Consent and autonomy are not options for the animal subjects of clinical research. Cynthia Burnett of Animals Australia describes the large and growing business of animal experimentation – mostly in genetic modification and chemical testing programs (p.34). She cites species differences, lack of guarantee of human safety and virtual alternatives as compelling reasons to cease experiments on animals. Guidelines focusing on the well-being of animals used for scientific purposes have this year been released by the National Health and Medical Research Council (NHMRC).

Animals are also used in xenotransplantation – the transfer of animal organs, tissues or cells into humans. This technology is banned in Australia, and thus xenotourism has emerged as patients travel overseas for surgery or treatment. Bob Elliott (p.40) argues against letting technologies, such as the xenotransplanting of pig cells to treat Type 1 diabetes, pass Australia by: “Waiting for other countries to give the all-clear and establish regulatory frameworks, rather than becoming an active partner in developing the appropriate checks and balances on xenotransplantation, will only see the relocation of investment dollars and intellectual property overseas,” he writes.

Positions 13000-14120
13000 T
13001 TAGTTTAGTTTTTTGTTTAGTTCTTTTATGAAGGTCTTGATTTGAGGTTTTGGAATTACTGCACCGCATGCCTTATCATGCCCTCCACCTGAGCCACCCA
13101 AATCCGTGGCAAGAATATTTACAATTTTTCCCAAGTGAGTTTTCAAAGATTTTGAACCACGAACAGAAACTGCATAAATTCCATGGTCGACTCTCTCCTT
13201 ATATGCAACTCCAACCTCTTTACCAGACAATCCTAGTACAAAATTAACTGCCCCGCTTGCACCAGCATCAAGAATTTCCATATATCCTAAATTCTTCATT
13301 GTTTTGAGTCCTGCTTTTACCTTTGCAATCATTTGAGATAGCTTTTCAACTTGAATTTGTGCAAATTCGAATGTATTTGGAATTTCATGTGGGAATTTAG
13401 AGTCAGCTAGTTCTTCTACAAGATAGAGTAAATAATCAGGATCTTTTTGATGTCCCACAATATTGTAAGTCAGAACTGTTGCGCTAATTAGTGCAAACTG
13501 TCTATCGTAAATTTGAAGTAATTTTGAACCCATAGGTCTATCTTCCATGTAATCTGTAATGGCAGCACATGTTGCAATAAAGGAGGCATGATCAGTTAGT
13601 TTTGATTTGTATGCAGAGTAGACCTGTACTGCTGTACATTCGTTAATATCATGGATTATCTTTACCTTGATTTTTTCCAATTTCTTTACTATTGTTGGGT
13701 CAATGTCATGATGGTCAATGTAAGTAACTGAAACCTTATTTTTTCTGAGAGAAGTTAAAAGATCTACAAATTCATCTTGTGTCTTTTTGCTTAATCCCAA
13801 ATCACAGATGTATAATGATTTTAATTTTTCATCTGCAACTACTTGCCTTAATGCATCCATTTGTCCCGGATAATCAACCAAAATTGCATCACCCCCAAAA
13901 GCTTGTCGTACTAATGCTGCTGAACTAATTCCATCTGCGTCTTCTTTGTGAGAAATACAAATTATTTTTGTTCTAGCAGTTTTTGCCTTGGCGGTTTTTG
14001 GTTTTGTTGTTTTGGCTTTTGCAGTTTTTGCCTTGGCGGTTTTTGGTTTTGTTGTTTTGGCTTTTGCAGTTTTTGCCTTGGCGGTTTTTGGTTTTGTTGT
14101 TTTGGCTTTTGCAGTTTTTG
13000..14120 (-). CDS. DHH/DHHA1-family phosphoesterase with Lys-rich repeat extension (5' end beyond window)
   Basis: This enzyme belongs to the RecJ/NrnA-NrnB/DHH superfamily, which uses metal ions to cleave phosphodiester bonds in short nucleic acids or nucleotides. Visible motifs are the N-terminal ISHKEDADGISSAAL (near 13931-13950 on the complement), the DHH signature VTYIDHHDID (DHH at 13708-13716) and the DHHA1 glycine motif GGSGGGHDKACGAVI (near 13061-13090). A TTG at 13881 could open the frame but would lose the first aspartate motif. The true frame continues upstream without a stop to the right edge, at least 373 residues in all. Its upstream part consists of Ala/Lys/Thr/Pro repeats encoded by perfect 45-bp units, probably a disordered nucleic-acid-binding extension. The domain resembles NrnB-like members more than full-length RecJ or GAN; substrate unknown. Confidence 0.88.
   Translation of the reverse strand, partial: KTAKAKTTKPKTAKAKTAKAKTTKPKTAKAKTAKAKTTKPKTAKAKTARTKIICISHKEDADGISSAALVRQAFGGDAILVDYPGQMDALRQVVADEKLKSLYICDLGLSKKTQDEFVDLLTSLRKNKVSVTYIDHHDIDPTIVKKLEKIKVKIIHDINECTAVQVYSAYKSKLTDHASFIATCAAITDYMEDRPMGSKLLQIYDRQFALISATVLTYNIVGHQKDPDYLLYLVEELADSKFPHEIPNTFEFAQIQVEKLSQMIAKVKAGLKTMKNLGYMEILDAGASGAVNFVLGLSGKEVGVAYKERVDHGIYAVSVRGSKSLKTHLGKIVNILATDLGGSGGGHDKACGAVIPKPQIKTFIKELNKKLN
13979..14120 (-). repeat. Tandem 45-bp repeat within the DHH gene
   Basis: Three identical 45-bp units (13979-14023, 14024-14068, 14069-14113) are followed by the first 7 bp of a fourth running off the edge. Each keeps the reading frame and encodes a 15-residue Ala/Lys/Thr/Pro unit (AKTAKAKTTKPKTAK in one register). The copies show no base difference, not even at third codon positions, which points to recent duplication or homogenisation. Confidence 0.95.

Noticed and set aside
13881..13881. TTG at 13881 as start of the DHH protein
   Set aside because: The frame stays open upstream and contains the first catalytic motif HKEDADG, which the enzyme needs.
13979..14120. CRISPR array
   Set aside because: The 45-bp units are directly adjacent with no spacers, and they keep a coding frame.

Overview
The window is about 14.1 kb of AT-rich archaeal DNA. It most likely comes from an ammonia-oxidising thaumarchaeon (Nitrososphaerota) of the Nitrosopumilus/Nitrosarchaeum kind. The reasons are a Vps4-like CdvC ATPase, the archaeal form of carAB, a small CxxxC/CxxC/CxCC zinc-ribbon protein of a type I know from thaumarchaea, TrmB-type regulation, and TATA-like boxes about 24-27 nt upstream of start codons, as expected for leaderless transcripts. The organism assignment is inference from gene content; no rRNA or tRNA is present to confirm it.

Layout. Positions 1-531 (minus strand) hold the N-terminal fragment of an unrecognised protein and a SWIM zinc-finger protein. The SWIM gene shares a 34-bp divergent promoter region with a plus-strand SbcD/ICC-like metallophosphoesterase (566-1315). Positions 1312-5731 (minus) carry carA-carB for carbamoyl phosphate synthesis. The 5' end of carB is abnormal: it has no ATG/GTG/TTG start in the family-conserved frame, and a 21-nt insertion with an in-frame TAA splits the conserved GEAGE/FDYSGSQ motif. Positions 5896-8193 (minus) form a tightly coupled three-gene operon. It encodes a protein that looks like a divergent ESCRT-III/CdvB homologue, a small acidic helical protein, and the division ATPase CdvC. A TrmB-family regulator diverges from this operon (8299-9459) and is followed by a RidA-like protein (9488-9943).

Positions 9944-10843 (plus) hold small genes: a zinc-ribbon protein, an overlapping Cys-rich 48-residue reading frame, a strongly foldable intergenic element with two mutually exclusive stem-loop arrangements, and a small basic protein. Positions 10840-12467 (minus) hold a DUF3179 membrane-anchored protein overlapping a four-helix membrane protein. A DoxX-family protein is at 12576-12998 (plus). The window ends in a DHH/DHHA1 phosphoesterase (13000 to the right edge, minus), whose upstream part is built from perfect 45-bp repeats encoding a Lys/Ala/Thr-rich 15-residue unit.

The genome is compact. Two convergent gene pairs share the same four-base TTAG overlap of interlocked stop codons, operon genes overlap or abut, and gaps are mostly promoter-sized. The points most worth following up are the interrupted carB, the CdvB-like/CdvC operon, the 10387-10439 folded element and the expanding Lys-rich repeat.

The NHMRC’s announcement in 2005 that xeno cell treatments would not yet go ahead came in the same year that Lockhart delivered the findings of his review on the 2002 stem cell and cloning legislation. While the NHMRC awaits further medical evidence to support the safety of xenotransplantation, a new generation is learning about the ethics of issues such as stem cell research. Aimee Sanderson of the Australian Stem Cell Centre explains the genesis of the Stem Cell Channel, a visual resource for senior secondary school students and teachers (p.43).

Natalie Seach and colleagues of Monash University (p.46) explore the ethics of stem cell research. “New technologies for [embryonic stem cell] lines are being developed to alleviate the need for embryo destruction,” they explain. Interspecies transfer is also being investigated but is currently not permitted in Australia.

Seach and colleagues’ conclusion on the ethics of stem cell research can be extended to other areas of bioethics, at least in a clinical setting: “The task remains to manage the unquestioned needs of the patients while simultaneously developing the legislative framework for research within sensible and necessary ethical boundaries,” they write.